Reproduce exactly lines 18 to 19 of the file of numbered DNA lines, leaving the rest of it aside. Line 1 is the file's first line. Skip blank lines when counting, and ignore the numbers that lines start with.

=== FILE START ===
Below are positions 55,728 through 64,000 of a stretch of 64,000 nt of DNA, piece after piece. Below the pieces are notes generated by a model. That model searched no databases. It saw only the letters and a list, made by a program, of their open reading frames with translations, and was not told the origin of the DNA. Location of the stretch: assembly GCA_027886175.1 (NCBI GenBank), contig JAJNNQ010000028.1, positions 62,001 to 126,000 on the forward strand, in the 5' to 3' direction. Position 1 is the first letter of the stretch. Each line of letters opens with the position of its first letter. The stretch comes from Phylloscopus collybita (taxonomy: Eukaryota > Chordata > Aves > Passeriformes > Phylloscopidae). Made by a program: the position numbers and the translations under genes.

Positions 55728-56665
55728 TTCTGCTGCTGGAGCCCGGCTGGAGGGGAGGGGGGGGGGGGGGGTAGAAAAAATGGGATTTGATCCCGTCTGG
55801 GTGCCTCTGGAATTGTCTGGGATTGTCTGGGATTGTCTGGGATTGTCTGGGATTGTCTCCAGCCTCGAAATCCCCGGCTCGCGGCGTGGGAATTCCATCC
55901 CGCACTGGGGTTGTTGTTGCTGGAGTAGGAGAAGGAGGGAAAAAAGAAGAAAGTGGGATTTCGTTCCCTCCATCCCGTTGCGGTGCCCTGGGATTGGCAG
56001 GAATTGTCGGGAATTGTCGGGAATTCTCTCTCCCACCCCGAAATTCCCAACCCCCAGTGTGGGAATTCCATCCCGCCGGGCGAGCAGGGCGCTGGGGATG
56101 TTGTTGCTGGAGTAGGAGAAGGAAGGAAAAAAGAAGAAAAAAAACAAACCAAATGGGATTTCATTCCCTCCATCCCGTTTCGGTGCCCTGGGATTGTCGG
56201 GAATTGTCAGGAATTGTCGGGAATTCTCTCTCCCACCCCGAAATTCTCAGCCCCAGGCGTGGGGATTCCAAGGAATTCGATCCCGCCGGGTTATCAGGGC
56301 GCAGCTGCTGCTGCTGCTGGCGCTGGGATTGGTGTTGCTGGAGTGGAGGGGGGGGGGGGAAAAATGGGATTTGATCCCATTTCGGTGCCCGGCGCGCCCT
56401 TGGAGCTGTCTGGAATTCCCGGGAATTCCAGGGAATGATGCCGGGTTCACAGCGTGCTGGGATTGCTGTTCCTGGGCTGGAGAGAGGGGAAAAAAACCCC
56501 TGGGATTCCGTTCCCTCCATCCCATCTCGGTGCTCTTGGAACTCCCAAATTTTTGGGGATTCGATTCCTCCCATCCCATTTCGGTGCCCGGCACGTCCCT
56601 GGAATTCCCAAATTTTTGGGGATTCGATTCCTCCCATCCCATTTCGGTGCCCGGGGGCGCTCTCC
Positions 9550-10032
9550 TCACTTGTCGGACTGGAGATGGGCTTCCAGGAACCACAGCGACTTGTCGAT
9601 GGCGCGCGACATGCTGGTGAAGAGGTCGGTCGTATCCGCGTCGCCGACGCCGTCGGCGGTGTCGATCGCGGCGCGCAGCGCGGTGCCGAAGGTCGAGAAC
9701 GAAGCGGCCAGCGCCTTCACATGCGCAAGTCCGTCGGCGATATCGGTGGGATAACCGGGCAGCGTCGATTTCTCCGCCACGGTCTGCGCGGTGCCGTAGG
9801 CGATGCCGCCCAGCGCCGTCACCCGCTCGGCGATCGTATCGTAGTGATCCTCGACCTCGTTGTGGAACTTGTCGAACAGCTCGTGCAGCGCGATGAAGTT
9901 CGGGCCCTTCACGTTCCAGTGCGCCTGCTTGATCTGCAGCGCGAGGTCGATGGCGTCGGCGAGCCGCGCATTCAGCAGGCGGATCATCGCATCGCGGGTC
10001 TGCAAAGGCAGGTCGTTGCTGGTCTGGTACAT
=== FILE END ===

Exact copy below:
9901 CGGGCCCTTCACGTTCCAGTGCGCCTGCTTGATCTGCAGCGCGAGGTCGATGGCGTCGGCGAGCCGCGCATTCAGCAGGCGGATCATCGCATCGCGGGTC
10001 TGCAAAGGCAGGTCGTTGCTGGTCTGGTACAT